What are the main open problems in compressed sensing?

I am interested in theoretical as well as in numerical point of view.

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    $\begingroup$ This is not a sure finalist for the best question ever competition, of course, but why to downvote (especially without any explanation of what exactly you dislike)???? $\endgroup$ – fedja Dec 20 '14 at 23:17
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    $\begingroup$ There used to be a maxim on MO of the form "MathOverflow is not for people to request other people to write encyclopaedia entries for them". I therefore suggest that Felix should try to narrow his question down first, after looking online at research and survey articles in compressed sensing $\endgroup$ – Yemon Choi Dec 21 '14 at 0:42
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    $\begingroup$ @YemonChoi Well, I have an idea of what compressed sensing is - having read some articles and knowing a thing or two about linear algebra and signal processing, as background. But I cannot really tell which are the more fundamental problems, as opposed to sheer technicalities. That's why I asked for knowledgeable people, to give their estimate of what the main problems are - a bit like my old question mathoverflow.net/questions/118545/… which I think worked rather well. I did not ask anyone to write an encyclopaedia entry for me. $\endgroup$ – Felix Goldberg Dec 21 '14 at 0:53
  • $\begingroup$ One thing is that it makes a huge difference if one answers this question as a mathematician or as an engineer. Well, of course this is site for mathematics but the idea of compressed sensing is really a practical one: get information about a high dimensional object that lives in lower dimensional but nonlinear subspace from few measurements. The meaning of all ingredients is debatable here and varies a lot from problem to problem. Hence one open problem is to find the right mathematical formulation of the problem... $\endgroup$ – Dirk Dec 21 '14 at 13:31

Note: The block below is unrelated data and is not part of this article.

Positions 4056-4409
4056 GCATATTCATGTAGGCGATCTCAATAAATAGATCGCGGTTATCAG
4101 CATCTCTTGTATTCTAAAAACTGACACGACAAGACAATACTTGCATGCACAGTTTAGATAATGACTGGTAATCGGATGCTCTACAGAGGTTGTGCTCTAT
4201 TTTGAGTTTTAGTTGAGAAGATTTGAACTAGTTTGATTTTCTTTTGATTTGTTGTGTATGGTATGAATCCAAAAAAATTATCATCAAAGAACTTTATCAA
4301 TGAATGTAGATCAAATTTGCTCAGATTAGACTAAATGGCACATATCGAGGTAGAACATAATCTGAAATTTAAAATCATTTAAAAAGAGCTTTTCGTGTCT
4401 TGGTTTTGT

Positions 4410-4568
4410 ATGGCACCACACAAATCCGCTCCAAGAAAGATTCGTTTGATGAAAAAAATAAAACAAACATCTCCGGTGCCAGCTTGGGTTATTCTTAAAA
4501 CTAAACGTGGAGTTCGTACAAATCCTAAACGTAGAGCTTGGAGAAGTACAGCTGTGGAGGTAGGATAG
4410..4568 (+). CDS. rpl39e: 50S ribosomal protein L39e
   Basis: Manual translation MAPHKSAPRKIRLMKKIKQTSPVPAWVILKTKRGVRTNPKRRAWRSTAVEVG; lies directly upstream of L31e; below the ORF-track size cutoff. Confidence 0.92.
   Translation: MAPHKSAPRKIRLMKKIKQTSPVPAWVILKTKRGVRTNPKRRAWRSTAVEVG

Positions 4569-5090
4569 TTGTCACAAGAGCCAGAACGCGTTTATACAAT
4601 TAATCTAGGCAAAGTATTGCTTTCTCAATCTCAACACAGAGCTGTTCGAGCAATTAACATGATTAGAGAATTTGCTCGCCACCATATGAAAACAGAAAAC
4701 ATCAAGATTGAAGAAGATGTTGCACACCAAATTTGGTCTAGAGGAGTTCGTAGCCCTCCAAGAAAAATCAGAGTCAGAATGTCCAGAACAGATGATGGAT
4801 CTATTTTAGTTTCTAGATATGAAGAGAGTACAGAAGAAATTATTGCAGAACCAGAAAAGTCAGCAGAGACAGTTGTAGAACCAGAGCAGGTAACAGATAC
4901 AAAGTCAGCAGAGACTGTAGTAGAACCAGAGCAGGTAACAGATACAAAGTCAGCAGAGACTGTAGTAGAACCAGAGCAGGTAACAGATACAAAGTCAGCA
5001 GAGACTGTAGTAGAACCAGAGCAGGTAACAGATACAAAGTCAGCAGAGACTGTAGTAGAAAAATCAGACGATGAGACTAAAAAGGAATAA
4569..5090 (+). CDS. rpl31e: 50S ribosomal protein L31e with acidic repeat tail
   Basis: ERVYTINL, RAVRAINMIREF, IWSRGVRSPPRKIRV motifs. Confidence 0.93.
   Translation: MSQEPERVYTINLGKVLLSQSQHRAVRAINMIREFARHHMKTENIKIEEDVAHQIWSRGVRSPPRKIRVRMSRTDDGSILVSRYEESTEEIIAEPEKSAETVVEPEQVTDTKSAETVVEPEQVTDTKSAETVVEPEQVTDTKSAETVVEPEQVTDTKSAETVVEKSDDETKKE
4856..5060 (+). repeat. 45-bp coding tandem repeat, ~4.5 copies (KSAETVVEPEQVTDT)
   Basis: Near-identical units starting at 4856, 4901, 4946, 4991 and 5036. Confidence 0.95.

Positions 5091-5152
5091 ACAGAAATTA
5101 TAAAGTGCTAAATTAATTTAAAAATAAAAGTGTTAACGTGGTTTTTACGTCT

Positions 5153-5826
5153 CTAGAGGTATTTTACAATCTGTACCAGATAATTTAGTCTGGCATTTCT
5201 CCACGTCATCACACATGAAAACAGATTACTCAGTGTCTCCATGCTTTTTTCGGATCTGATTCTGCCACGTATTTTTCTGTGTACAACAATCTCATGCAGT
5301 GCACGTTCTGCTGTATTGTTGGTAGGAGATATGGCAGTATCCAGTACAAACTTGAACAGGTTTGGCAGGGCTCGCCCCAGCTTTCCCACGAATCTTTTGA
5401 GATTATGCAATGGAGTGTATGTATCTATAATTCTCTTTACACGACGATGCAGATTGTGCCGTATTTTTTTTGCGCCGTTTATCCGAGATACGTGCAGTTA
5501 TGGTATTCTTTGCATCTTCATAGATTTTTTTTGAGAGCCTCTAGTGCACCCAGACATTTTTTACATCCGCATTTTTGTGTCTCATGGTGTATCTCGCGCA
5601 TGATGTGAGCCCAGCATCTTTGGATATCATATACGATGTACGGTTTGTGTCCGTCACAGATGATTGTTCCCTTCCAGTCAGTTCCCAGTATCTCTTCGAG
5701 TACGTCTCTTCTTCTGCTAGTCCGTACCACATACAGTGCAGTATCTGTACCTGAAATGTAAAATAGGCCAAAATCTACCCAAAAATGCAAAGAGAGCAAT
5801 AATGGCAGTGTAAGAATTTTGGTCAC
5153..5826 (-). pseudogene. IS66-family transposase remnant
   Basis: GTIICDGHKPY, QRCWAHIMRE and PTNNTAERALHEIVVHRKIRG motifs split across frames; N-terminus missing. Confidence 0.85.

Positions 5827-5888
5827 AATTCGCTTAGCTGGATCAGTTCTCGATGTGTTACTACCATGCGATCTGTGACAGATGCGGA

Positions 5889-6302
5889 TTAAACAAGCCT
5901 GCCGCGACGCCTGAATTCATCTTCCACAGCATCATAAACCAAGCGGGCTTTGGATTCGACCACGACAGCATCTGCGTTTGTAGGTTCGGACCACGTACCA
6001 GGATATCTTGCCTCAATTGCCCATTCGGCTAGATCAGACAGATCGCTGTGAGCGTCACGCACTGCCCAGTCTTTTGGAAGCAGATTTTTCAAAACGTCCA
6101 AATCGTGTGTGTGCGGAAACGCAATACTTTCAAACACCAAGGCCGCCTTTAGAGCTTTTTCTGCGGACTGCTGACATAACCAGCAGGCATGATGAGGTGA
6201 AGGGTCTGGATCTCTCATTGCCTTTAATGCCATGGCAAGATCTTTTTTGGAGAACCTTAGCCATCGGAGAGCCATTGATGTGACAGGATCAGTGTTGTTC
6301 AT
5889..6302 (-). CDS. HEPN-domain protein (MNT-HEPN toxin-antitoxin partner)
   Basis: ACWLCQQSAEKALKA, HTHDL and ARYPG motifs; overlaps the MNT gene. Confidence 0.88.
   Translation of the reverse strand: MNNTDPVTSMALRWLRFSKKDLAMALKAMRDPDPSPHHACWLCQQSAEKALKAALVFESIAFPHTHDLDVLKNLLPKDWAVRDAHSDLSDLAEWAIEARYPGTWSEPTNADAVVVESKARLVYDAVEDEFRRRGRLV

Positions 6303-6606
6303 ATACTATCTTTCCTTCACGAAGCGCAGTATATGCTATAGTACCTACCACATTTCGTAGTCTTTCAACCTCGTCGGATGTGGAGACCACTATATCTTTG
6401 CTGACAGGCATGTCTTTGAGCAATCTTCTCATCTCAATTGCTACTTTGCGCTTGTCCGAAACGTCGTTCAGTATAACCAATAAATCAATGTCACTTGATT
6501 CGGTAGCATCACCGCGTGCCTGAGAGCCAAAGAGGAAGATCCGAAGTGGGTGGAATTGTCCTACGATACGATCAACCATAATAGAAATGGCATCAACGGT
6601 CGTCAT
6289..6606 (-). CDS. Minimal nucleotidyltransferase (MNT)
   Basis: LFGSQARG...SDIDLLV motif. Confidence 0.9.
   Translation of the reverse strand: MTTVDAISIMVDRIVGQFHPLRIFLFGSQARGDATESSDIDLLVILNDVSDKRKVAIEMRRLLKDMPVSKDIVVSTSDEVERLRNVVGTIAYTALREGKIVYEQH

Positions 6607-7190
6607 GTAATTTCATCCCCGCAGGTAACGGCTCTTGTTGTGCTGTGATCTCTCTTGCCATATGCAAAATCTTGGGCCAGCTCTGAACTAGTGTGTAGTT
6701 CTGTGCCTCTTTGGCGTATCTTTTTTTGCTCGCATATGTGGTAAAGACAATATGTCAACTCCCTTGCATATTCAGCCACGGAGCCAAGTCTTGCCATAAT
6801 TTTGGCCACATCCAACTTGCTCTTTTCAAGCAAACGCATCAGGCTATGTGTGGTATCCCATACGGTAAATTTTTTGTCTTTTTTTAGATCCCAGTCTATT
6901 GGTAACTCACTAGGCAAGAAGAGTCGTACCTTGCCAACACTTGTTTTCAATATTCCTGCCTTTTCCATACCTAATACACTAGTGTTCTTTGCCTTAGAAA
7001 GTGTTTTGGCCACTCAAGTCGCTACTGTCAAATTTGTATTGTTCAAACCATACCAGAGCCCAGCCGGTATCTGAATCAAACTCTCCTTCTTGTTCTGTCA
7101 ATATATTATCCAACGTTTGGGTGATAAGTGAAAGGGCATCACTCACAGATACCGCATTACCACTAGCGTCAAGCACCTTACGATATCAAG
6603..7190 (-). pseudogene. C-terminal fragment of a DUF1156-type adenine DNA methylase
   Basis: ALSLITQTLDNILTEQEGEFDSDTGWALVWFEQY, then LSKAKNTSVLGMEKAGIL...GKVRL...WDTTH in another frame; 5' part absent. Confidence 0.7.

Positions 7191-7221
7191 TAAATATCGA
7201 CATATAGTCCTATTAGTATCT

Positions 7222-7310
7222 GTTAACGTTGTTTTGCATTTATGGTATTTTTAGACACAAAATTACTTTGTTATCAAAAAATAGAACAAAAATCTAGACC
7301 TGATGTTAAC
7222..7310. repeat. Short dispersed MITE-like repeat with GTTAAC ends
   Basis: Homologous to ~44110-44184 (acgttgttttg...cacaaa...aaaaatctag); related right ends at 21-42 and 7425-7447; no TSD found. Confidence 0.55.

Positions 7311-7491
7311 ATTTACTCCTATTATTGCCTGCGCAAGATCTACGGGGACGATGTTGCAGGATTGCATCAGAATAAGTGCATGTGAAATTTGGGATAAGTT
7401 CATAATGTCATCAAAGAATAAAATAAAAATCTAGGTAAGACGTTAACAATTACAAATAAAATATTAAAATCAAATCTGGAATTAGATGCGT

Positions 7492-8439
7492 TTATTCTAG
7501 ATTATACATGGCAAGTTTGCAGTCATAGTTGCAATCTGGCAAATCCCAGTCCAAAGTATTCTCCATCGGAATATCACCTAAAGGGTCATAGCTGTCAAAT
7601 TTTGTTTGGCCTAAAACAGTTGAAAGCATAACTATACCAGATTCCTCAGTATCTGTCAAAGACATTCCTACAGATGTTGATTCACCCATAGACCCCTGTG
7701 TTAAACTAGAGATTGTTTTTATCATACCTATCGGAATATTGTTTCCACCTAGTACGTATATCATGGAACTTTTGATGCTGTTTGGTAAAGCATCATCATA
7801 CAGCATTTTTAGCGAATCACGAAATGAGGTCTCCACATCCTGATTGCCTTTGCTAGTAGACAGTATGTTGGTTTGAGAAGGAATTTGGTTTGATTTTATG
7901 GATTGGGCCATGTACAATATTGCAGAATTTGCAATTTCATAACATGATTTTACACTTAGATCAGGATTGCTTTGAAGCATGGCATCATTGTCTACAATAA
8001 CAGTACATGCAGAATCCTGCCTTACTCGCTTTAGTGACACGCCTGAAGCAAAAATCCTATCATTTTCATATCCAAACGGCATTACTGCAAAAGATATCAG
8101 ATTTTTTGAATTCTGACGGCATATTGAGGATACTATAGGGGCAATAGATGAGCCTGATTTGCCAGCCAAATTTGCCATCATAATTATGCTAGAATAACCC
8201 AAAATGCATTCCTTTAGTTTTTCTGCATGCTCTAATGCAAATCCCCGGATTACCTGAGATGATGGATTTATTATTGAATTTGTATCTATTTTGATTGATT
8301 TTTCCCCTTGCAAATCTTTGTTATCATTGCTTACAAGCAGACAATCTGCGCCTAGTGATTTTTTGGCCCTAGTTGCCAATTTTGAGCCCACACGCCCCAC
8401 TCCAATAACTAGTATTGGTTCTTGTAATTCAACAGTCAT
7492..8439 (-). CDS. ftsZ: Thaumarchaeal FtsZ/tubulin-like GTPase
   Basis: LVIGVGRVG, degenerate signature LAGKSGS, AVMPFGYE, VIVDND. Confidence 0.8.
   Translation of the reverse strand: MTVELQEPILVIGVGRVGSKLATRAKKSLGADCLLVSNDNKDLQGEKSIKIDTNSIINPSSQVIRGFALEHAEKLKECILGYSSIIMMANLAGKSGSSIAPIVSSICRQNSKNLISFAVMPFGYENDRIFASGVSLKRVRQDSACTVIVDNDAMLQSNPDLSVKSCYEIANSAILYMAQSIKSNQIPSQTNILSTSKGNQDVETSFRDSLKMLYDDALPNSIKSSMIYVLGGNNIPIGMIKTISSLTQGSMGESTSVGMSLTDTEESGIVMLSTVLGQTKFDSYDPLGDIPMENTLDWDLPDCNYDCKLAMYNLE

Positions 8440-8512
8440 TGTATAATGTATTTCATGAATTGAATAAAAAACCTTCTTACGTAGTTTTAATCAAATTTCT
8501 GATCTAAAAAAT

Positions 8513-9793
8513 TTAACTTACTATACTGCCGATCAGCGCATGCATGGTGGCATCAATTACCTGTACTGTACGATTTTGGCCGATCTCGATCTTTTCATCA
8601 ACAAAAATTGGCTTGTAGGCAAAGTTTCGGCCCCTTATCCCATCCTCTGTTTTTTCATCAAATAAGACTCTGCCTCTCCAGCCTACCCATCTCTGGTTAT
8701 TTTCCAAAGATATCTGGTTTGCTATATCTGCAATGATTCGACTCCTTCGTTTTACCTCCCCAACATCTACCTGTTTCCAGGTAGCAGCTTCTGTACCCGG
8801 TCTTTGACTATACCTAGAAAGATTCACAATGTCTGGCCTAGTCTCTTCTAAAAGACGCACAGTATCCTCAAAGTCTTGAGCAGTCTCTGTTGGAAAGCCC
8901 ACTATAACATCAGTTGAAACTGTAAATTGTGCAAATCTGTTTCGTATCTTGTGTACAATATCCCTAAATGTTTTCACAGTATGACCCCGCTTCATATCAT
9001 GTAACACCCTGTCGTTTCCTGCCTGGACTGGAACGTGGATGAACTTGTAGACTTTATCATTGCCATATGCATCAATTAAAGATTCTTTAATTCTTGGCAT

A relatively recent (2012) overview of open problems and challenges in compressive sensing has been written by Thomas Strohmer. A somewhat older (2007) listing by Terence Tao is still timely:

  • A first question is derandomisation; all of the measurement ensembles for which the really strong compressed sensing results are known have to be generated by a random process; no deterministic compressed sensing method which is rigorously backed by theory is known.
  • Another question is to see whether one can improve the two basic algorithms of basis pursuit and matching pursuit and obtain better results (in either accuracy, speed, or robustness); given the lack of lower bounds in this subject it is difficult to tell how close the current algorithms are to being optimal.
  • A third is to relax the hypotheses on the measurement ensemble, in particular to allow for some limited amount of linear dependence (or near-dependence) between columns of the measuremement matrix.

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